“Express yourself completely,
then keep quiet.”
A psychological formula I quite like goes something like this: “what you do not express you will repress, and what you repress will cause distress.” Not just in you, but in others—in small, subtle, osmotic ways.
If we do not express ourselves, we may keep quiet on the outside, but we will face the blowback of noise on the inside. A silenced signal breeds noise that gnaws on us until we explode. Better to express on our own terms, rather than the terms of our repressed feelings.
The chapter casts this in terms of trust and openness: “Open yourself to the Tao, then trust your natural responses; and everything will fall into place.” It means trusting—both that our thoughts and feelings are legitimate and deserve to be, and that however much we might fear letting them out into the world, they belong there.
An exchange between the dancers Agnes DeMille and Martha Graham illustrates this:
I confessed that I had a burning desire to be excellent, but no faith that I could be.
Martha said to me, very quietly: “There is a vitality, a life force, an energy, a quickening that is translated through you into action, and because there is only one of you in all of time, this expression is unique. And if you block it, it will never exist through any other medium and it will be lost. The world will not have it. It is not your business to determine how good it is nor how valuable nor how it compares with other expressions. It is your business to keep it yours clearly and directly, to keep the channel open. You do not even have to believe in yourself or your work. You have to keep yourself open and aware to the urges that motivate you. Keep the channel open. As for you, Agnes, you have so far used about one-third of your talent.”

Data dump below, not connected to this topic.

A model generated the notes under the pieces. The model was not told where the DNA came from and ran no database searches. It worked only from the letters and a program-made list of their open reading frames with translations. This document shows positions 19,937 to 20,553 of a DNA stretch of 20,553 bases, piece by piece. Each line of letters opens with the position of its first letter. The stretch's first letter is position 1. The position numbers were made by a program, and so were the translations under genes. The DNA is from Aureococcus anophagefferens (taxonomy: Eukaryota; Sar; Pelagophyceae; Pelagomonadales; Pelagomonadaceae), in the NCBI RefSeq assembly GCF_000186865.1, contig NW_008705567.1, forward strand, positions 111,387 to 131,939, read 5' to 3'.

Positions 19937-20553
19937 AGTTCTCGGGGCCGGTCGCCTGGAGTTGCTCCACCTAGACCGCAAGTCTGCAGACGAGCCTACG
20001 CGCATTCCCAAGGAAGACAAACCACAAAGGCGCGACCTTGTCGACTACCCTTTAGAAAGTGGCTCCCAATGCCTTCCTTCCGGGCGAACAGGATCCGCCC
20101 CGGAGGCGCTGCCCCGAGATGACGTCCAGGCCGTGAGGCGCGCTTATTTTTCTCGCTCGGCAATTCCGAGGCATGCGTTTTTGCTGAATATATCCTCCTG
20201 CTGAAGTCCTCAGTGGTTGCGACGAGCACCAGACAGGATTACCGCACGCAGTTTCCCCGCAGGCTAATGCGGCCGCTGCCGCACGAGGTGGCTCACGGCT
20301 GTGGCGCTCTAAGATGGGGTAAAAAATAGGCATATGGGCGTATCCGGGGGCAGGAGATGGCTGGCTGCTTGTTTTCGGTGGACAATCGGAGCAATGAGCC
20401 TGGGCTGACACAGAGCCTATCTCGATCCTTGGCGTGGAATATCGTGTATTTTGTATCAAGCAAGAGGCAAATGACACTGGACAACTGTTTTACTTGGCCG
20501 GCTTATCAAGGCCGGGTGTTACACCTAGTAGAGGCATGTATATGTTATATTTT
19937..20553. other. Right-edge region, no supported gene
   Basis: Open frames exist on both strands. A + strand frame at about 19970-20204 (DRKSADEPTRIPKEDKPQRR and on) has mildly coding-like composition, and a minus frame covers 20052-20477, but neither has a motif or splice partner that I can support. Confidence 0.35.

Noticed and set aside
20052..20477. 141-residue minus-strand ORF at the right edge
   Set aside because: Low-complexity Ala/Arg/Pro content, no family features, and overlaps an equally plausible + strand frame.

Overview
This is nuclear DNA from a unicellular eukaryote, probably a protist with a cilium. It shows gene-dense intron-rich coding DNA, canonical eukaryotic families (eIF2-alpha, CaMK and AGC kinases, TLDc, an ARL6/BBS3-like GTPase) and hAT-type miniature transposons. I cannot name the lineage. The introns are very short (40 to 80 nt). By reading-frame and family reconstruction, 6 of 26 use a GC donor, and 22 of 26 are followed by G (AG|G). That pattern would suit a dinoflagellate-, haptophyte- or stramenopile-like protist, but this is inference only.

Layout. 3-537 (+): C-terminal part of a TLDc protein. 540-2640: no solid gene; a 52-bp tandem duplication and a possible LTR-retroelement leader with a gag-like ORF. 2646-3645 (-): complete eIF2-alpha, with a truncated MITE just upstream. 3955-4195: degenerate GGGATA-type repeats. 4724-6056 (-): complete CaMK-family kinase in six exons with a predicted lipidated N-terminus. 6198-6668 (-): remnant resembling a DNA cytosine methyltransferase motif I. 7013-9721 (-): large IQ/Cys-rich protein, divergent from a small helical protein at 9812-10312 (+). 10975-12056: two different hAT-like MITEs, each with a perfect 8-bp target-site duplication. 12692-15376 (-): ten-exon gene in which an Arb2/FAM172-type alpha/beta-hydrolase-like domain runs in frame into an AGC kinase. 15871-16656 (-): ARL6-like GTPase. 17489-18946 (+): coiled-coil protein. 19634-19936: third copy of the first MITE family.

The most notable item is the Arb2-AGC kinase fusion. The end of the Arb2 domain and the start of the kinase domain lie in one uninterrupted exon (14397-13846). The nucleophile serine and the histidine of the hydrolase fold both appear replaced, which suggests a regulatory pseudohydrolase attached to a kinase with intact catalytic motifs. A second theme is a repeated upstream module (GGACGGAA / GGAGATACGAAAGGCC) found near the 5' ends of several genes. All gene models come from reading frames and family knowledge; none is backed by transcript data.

“But,” I said, “when I see my work I take for granted what other people value in it. I see only its ineptitude, inorganic flaws, and crudities. I am not pleased or satisfied.”
“No artist is pleased.”
“But then there is no satisfaction?”
“No satisfaction whatever at any time,” she cried out passionately. “There is only a queer divine dissatisfaction, a blessed unrest that keeps us marching and makes us more alive than the others.”
Express yourself completely, so that you may find quiet within.
New to the Dao Du Jour? Check out “Day 0.”